Blog Archives

An Idaho Love to the End

Posted on by William Studebaker / Leave a comment

Nearly seven months have passed since Dad died, and now a white box about 11” x 5” is squeezed between books on the bottom shelf of my bookcase. For Dad, that’s borderline ignobility. To be as a book or a bookend, well, if he knew, he’d grind his silica.

You see, he can’t turn over in his grave. He’s in that box. He’s been cremated, and a cremated person, as the mortician explained to me, isn’t really ash; rather he’s silica.

Mom’s been living alone since Dad died. She’s taken widowhood in full stride. I suppose there must have been lonely hours, but she scrubbed the house. She washed all the curtains. She cleaned the car. She tidied up the yard, and she kept me and my sister busy reaching for and pounding on what she could not. It’s been grand because Penny and I thought she might fall into depression or trip over grief.

For the last several years, Dad didn’t like to get more than a short gallop from home. Now Mom’s able to jump in her car, zoom to Payette and visit her brother (who’s in a care center) and sister-in-law whenever she wants. Now that’s a joy. That’s as much fun as playing bingo or pinochle at the senior center.

Senior center! You’ve got to be kidding me. I never thought my mother would be out socializing, partying it up, going out for lunch, or buying raffle tickets. She’s even jumped on the bus and spent a senior citizen’s evening in Jackpot, Nevada. Continue reading

It Came From the Deep

Posted on by Bill Adams / Leave a comment

When I was in high school, my friend Hank and I used to go the Boise YMCA occasionally to use the pool. Hank was a talented diver and spent his afternoons practicing new dives while I stuck to cannonballs and belly flops. Trouble always seemed to follow Hank. On more than one occasion he cracked his head open with his own knee while doing back flips into the pool, forcing me to take him to the emergency room. One day, however, Hank managed to dive without incident, so after our swim we decided to take a whirlpool.

Hank always bragged that he could hold his breath longer than I could, so we decided to have a breath-holding contest. I went first. After just a minute I had to come up for air. Then it was Hank’s turn. He took a huge inhalation then plunged beneath the foamy surface of the water, disappearing completely. I sat at the edge of the pool watching the clock.

Thirty seconds…forty…a minute… The bubbles bubbled, but Hank did not surface. A minute twenty… a minute thirty… still, no Hank. Continue reading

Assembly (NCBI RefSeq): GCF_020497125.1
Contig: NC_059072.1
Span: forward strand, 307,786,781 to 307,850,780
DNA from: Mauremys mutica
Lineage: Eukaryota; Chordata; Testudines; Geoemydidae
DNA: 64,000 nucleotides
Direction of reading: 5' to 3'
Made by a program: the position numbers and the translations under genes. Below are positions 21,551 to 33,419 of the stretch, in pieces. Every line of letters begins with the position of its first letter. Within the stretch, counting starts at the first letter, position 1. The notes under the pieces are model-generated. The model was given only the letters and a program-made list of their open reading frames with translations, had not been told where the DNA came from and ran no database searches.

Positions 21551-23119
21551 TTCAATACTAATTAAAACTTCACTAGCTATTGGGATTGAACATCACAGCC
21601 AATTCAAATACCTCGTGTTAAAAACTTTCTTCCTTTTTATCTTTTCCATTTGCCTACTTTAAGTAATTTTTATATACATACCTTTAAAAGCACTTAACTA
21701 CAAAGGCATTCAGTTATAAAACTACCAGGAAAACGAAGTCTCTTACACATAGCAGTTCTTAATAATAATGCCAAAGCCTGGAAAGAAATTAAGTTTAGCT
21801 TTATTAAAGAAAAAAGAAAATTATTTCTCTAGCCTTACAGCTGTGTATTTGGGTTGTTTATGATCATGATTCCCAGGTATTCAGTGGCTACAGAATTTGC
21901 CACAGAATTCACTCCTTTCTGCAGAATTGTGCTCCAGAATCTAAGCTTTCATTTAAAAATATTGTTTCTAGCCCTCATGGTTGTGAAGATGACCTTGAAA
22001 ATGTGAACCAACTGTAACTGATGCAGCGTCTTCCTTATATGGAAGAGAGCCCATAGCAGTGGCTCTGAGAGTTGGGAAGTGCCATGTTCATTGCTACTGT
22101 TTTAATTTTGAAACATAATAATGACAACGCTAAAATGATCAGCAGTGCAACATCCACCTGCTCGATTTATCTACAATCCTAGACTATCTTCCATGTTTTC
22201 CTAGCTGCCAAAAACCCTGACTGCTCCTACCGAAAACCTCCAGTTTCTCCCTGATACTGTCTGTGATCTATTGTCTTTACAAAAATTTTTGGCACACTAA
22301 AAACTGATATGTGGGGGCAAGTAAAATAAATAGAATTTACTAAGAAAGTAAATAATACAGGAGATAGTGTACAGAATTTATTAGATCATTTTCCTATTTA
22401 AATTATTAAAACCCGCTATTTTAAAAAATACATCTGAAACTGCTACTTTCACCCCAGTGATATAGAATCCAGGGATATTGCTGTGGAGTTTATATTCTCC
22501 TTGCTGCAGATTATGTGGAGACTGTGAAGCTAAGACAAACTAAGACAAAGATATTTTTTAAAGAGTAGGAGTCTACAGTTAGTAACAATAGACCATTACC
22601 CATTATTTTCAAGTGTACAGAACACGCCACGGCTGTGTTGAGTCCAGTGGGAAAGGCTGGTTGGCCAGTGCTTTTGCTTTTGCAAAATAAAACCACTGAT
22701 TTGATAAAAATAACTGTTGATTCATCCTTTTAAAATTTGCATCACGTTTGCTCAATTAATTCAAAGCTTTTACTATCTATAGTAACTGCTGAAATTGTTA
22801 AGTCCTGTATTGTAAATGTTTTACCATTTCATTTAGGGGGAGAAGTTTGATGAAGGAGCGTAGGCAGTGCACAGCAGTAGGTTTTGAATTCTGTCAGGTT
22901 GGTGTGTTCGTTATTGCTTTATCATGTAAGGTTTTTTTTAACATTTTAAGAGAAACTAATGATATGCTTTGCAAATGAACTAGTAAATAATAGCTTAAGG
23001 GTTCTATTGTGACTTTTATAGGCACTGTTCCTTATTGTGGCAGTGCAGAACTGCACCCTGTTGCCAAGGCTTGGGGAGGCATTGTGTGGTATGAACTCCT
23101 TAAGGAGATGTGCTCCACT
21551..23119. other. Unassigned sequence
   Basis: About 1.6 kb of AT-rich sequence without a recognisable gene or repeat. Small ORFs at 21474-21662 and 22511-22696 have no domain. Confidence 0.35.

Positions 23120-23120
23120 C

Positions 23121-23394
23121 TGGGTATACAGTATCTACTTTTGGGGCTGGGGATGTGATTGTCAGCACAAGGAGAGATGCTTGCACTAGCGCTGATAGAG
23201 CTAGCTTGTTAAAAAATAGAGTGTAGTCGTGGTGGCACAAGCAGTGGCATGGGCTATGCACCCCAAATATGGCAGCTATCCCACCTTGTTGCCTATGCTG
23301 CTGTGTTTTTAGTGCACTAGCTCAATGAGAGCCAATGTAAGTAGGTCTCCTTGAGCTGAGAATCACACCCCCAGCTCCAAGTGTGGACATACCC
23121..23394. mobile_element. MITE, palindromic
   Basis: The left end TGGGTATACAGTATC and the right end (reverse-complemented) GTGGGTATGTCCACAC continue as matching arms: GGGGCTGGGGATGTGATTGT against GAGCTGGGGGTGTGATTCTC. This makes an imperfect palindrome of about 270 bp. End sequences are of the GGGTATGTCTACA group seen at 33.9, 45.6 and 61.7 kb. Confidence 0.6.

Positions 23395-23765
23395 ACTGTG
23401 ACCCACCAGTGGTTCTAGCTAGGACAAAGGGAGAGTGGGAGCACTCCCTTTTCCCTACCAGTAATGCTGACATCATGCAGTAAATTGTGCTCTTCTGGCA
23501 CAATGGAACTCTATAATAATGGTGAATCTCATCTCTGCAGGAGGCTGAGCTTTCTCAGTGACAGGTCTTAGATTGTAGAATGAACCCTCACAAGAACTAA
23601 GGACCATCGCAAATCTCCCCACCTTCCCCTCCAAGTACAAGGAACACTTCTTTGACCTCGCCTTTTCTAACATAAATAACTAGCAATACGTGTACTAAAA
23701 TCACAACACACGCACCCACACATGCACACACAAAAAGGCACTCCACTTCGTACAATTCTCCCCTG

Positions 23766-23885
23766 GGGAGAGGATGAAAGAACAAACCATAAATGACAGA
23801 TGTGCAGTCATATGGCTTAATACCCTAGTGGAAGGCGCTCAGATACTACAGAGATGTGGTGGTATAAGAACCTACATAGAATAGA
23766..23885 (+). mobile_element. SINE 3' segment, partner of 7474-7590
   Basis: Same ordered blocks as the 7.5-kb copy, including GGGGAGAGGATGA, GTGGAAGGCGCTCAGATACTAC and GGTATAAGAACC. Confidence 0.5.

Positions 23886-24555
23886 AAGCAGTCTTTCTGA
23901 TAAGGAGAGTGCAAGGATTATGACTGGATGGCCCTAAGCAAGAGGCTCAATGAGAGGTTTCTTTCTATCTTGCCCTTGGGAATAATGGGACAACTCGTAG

Steam Days

Posted on by Linda J. Henderson / Leave a comment

“Oh yes!” he says wistfully, “They have a distinctive sound, and they talk to you. That steam would go into the cylinders and dissipate out through the stack, and that was a sound that you never forget.”

That is how Harlan “Toad” Turner describes running a steam engine when he was a young man working on the legendary Camas Prairie Railroad. Now eighty-four, he still has the frame of a big, strong man. As he reminisces, he waves his brawny hands in the air as though he were still moving the Johnson bar and adjusting the dampers.

Harlan earned his nickname as a youngster. After hopping through a barbed-wire fence with a bunch of his friends, one of them said, “Why, you jumped through that just like an old toad.” The name stuck, he says, and his wife Neva says she has to use the nickname in the phone book or his friends can’t find him.

Now retired, Toad loves to talk about his “railroadin’ days.” He started out in 1944 as a young man shoveling cinders out of the pits at the roundhouse in Lewiston. From there he moved up to clerk in the station at Spokane. A fellow had to wait for an opening in those days, as the ones with seniority got their pick first. Finally there was an opening for a switcher, then for a fireman, and Toad moved up. But he wanted to run those engines. Continue reading

Digging Up the Past

Posted on by Steven Branting / Leave a comment

Graveyards are traditionally permanent, inviolate resting places deserving of community care. For various reasons, however, some cemeteries have needed to be exhumed and transferred to new land. In 1888, Lewiston found itself in just such a predicament as the town began to stress its original boundaries along the Snake and Clearwater Rivers, the spring floods of which repeatedly destroyed property and hindered business growth.

Lewiston’s cemetery was the stereotypical “Boot Hill,” a plateau above the town where interments had been performed since the early 1860s. Regrettably, the eight-acre site was increasingly perceived as an impediment to civic “progress,” its proximity to the future neighborhood of the town’s wealthiest families considered undesirable. The cemetery’s disturbing lack of upkeep and state of disrepair aggravated the situation. Cows roamed freely among the graves, trampling wooden and stone markers. The stately, whitewashed fencing installed at great expense in 1879 was now drab, decayed, and falling down. The cemetery had become an eyesore, not what one would expect of an emerging shipping center and the site of the Pacific Northwest’s first telephone service.

After several proposals were debated and discarded by the city fathers, a new forty-acre site was selected in an area deemed to be distant enough from the town’s center to pose few problems for city developers. In December 1888, the city council officially banned any further burials in the old cemetery, and in the spring exhumations began. The platting records were woefully inadequate. Indeed, no map of the original cemetery has ever surfaced. By May 1893, the city council was obligated to “devise ways and take necessary steps” for removing the remaining graves and quickly passed an exhumation ordinance, contracting with Dudley Gilman “for the removal of the dead from the old city cemetery.” His costs were to be passed on to the surviving family members. Since he was related to a popular former mayor, no one openly questioned Gilman when it came time to pay his bill—$752.30 for no more than a few days’ work. Later that year, he was authorized to plow and harrow the grounds, taking the more than seventeen hundred feet of cemetery fencing as payment.